Really looking like a previous gen GT350 front end, rather than a GT500. Also, the previous gen GT500 didn’t offer a convertible and I don’t think Ford would change that with the 7th gen since it’s the same platform essentially.

    I will also say that the lack of a hood bulge makes me think this is not the GT500 as well, as the current supercharger on the GT500 cannot clear the stock hood in the 6th gen.

    Lastly, Ford has never released the GT500 this early in the product cycle and has generally released a performance variant like a GT350, BOSS 302, etc. in the previous generations.

    1. Ford Insider

      This is a mule so what the front end looks look like is irrelevant. Also, what was true for the S550 will not apply to the S650, especially the timing of the hi po models. The GT350 should have never happened, as they should have gone straight to GT500.

      I have some inside knowledge about this project and what you are seeing here is the very early stages of the GT500.

      1. Brett Turnage

        You have inside knowledge, I would bet I have deeper connections than you. What you are seeing is most likely some new version of Dark Horse, not a 500.

        1. Ford Insider

          “What you are seeing is most likely some new version of Dark Horse, not a 500.”

          Key word = MOST LIKELY = you don’t really know, you’re just guessing.

          What good are your “deep connections”? Is it all just to see whose is bigger?

      2. Rinzler

        As I stated before the fact that this doesn’t have a hood bulge is an indicator that it is not the GT500 which is come with a supercharger for the previous few generations. It would be very strange for Ford to not fit a supercharger on the GT500 as they have since 2009.

        I really care what kind of insider knowledge feel like you have but anybody with actual inside or knowledge wouldn’t be on a popular forums posting about Future Ford product, so…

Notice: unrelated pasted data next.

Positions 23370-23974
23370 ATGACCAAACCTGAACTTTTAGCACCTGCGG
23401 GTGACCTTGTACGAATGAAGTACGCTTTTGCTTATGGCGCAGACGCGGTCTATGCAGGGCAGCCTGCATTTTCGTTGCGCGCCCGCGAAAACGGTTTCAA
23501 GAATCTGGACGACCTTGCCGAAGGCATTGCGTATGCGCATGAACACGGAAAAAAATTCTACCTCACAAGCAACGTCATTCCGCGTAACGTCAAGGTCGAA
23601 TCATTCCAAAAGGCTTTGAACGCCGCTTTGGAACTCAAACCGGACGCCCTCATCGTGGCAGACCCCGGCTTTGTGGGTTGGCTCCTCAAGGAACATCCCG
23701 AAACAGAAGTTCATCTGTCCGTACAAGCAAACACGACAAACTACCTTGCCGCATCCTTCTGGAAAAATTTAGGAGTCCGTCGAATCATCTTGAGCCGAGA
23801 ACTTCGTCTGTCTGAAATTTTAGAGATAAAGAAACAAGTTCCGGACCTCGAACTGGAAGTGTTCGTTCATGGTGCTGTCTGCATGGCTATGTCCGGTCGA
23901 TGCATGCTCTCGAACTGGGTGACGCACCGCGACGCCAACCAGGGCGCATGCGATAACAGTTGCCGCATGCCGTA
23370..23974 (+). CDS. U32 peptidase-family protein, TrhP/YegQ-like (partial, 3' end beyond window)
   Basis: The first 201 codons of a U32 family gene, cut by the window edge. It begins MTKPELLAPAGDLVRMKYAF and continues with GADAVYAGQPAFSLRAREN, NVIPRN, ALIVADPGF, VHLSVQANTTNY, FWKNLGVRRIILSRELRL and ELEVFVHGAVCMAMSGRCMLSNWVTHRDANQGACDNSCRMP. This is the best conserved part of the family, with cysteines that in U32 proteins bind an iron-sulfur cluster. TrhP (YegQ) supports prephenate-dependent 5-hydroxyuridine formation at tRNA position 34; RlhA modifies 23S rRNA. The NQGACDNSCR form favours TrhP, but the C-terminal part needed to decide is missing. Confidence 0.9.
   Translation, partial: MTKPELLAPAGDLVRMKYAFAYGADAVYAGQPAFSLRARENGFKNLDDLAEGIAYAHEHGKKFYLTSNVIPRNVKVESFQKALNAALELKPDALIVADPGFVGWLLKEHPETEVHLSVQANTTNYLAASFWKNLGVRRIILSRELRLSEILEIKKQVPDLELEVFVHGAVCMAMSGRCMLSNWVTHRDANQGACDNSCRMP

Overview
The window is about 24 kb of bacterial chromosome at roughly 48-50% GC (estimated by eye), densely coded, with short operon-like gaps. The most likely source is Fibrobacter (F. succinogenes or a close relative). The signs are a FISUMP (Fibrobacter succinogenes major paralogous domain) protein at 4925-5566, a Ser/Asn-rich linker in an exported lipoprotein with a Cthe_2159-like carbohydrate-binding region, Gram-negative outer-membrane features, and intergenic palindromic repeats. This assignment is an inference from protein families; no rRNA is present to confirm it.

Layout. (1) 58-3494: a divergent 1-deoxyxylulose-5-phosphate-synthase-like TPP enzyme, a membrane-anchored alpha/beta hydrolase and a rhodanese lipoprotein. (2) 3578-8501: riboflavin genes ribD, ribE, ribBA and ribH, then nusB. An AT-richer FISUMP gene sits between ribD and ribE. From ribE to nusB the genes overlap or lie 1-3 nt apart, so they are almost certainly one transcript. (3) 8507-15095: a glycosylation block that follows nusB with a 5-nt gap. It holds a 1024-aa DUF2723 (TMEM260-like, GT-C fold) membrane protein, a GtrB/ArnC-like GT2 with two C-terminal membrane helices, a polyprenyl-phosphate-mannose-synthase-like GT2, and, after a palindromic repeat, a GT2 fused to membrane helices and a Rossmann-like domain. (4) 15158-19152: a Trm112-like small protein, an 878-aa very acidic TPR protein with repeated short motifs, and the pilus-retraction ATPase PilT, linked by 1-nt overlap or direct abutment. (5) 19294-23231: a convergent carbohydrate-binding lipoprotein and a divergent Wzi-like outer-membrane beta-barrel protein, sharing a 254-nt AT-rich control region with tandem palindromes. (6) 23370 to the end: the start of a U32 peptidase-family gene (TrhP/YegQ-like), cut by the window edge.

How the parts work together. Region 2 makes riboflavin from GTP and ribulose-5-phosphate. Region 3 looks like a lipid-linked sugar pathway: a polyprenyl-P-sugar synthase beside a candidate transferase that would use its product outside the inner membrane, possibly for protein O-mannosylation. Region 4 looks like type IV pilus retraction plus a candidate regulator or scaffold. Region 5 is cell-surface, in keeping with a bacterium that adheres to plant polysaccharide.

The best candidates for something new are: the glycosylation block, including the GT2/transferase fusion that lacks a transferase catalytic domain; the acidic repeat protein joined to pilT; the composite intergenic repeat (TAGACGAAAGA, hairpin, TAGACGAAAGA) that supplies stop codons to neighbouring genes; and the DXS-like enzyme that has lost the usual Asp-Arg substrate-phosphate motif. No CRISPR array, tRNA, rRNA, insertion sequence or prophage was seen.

3. Secret Santa

    A GT500 ragtop at this point would be a compromise made for parade use. If that’s what Ford wants to deliver – yaaaawn. Top dog is going to be the GT3 street variant and I promise you it won’t be available with a fabric top.

    1. Alex Luft

      It all ultimately depends on the purpose of the vehicle. To me, the winning formula is to offer two range-topping vehicles. The first is a blazing fast grand tourer, which we can think of as a “base” GT500. The second is a package for the first that turns it into a more hardcore vehicle for the track that’s also drivable on the street. We can call this a GT500 Track Pack, but more extreme than what was offered on the S550.

      The S550 didn’t get a convertible because Ford didn’t factor that into the architecture, as Ford Authority reported last year:

      So was the S197 GT500 convertible also “a compromise made for parade use?” Asking because I remember beating Audi R8s and Nissan GT-Rs around Pikes Peak raceway about a decade ago in an S197 coupe, which would have also been possible in the drop-top, had it been allowed on the track.

  4. John

    I hope the new GT500 has a much more aggressive look than that, especially the front fascia.

  5. Anonymous

    With dark horse, Ford likely wants to create new branding for the younger buyers, hence Shelby, Mach 1, bullitt are too old school that new buyers know the name, but no passion for.

    This looks like a reinterpretation of a california special model, much like dark horse but a step up in power vs handling. S650 looks tight for a S/C though a 7.3zilla motor may fit.